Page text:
What to Know About Trespassing Laws in North Carolina

Trespassing in North Carolina is defined as entering or refusing to leave private property without permission. If you trespass, you can face severe penalties.
Written by Patrick Price
Reviewed by Melanie Reiff
Trespassing is treated as a serious crime under
North Carolina
law. If you’re caught knowingly entering another person’s property, you could be sentenced to jail or prison time depending on the circumstances surrounding the situation. 
Land ownership and trespassing laws are taken very seriously in the state of North Carolina. According to state law, those caught trespassing can be charged with either misdemeanor or felony criminal charges. The severity of the charges depends on where exactly they were caught trespassing, whether or not there were any no trespassing signs, and if there are any other crimes involved (such as larceny or domestic violence). 
To fill you in on everything you need to know about trespassing laws in North Carolina,
trusted insurance broker app
home insurance
—has prepared this in-depth article. We’ll cover what’s considered trespassing and the charges you could face if you’re caught.
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What is considered trespassing in North Carolina?

According to statewide general statutes, any time you knowingly enter or refuse to leave someone else’s property it’s considered trespassing in North Carolina. Most of the time, the criminal charges for trespassing are either a Class 3 misdemeanor or a Class A1 misdemeanor. 
In some situations, though, it can be classified as aClass H felony, a Class I felony, or a Class G felony. The sort of criminal trespassing charges you face will depend on the particular situation surrounding the crime. We’ll break it down more in the next section. 

Criminal trespassing charges in North Carolina

There are several ways that trespassing can be prosecuted in North Carolina. Perpetrators will be charged with either first-degree trespassing, second-degree trespassing, domestic criminal trespassing, or trespassing on a utility company. 

First-degree trespass

First-degree trespassing occurs when someone enters, without the owner’s consent, an enclosed property that is secured in a manner that is clearly meant to keep out intruders. 
This type of trespassing is treated as a Class 2 misdemeanor. If convicted of first-degree trespassing, you could face up to 60 days in jail and/or a $1,000 fine. If you returned after being removed from the property, the charge can be raised to a Class I felony. 

Second-degree trespass

A second-degree trespass is when a person is caught entering a private property that is clearly marked with a “no trespassing” or “private property” sign. 
You can also be charged with second-degree trespassing if the owner of the property asks you to leave and you refuse. This type of trespassing is treated as a Class 3 misdemeanor.  If convicted of second-degree trespassing, you could face up to 20 days in jail and/or a $200 fine

Domestic criminal trespass

Domestic criminal trespassing occurs when a former spouse or significant other trespasses on the property of the victim. North Carolina general law treats this type of trespassing as an A1 misdemeanor due to the likelihood of domestic violence and/or serious bodily injury to the victim. If convicted of domestic criminal trespassing, you could face up to 12 days in county jail as well as a fine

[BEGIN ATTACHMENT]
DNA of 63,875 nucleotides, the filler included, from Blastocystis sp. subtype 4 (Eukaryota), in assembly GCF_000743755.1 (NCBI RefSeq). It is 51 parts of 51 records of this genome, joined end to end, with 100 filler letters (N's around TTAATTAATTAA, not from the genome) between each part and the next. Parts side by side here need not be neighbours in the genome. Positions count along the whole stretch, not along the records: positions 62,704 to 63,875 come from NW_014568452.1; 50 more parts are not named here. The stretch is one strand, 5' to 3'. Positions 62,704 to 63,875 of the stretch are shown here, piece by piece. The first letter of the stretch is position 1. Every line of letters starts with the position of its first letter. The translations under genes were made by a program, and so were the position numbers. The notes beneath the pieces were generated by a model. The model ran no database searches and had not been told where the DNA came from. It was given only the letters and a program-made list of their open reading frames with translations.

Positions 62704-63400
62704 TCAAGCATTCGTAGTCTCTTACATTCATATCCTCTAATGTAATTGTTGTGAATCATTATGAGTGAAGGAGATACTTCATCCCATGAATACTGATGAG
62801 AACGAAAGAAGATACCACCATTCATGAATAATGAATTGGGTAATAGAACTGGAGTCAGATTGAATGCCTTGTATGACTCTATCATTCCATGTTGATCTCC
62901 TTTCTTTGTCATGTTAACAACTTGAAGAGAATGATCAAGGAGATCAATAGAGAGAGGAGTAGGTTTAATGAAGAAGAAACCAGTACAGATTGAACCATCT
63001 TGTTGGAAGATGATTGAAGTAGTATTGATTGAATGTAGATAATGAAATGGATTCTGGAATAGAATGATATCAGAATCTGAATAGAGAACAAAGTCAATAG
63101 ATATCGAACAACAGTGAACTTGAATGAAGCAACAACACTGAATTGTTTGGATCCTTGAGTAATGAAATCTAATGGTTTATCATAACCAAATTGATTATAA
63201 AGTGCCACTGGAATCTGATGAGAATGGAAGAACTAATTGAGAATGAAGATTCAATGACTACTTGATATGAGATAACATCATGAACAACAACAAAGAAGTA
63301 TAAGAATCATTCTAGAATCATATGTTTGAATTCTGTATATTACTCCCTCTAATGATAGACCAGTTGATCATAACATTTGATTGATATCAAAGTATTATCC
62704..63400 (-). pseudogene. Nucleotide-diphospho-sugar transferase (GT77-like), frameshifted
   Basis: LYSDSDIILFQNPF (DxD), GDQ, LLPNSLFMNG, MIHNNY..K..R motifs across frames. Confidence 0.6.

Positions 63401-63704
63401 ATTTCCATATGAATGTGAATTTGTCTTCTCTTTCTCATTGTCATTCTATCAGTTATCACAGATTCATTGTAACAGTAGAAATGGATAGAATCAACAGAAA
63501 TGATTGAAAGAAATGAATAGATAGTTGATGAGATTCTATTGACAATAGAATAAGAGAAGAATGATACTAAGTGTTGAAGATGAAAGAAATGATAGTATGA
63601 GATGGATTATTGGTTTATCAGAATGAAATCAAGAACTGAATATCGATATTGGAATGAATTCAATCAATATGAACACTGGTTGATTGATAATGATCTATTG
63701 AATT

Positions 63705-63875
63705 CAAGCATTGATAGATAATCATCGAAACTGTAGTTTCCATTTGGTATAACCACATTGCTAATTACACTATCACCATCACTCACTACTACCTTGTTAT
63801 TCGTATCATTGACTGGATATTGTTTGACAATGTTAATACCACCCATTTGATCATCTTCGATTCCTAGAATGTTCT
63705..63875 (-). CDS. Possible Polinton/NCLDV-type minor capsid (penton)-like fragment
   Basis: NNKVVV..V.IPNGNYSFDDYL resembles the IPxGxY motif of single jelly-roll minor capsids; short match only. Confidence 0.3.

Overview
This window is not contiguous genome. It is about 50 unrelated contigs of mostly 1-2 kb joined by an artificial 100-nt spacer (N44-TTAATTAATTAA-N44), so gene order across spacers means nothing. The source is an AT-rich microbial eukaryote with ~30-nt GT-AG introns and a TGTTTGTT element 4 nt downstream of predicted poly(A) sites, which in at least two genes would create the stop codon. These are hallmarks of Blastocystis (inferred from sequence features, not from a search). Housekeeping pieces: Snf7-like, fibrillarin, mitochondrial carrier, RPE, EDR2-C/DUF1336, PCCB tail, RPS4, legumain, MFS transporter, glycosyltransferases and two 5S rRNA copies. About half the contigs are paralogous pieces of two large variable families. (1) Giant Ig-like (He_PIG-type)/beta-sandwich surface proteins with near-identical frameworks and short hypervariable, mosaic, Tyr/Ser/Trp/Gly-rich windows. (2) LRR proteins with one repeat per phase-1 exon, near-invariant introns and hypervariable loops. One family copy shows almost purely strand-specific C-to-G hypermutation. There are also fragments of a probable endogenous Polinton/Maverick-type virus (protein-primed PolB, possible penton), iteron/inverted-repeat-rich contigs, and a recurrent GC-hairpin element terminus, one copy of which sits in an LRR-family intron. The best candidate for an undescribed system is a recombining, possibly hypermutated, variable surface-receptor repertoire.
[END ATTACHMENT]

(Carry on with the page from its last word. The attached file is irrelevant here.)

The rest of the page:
The added severity of punishment for domestic criminal trespassing is intended to help domestic violence victims maintain a safe distance and a safe house location from their abusers. To secure a conviction for this type of trespassing, there needs to be some sort of proof of the couple’s separation—such as differing primary residences or order of separation. 

Trespass on a utility company

North Carolina law has specific penalties for trespassing on private property owned by utility companies—such as the ones that help operate the public water system, an electric power supplier, or a natural gas company
If you’re not an authorized person, you should never enter one of these locations without permission. Doing so could land you with first-degree criminal trespassing charges or an A1 misdemeanor. If it’s proven that you had the intent to disrupt normal operations for the utility company, you could be charged with a Class H felony. 

Breaking and entering in North Carolina

Contrary to common belief, the charges of breaking and entering and trespassing are not the same thing. There are a few key differences:
  • A charge of breaking and entering does not require the owner to have forbidden entry onto the property. 
  • For an act to be considered breaking and entering, there has to have been intent to commit another crime (such as burglary or larceny). 

Protect your home with the right home insurance

You should always keep your home protected from trespassing and breaking & entering with solid locks and a security system. If someone does manage to get in, and they steal something or cause damage, you’ll want to have reliable
homeowners insurance
on your side—it can help cover a lot of the associated expenses. 
The best and easiest way to find affordable homeowners insurance is by using
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If someone is trespassing on your property, there are a couple of things that you can do. If you feel safe doing so, you can confront them and demand that they leave. If they don’t leave, you should then call the police. Or, you can jump right to contracting law enforcement if you feel at all threatened by the intruder(s).
Yes, all forms of trespassing are punishable by jail and/or prison time in North Carolina.
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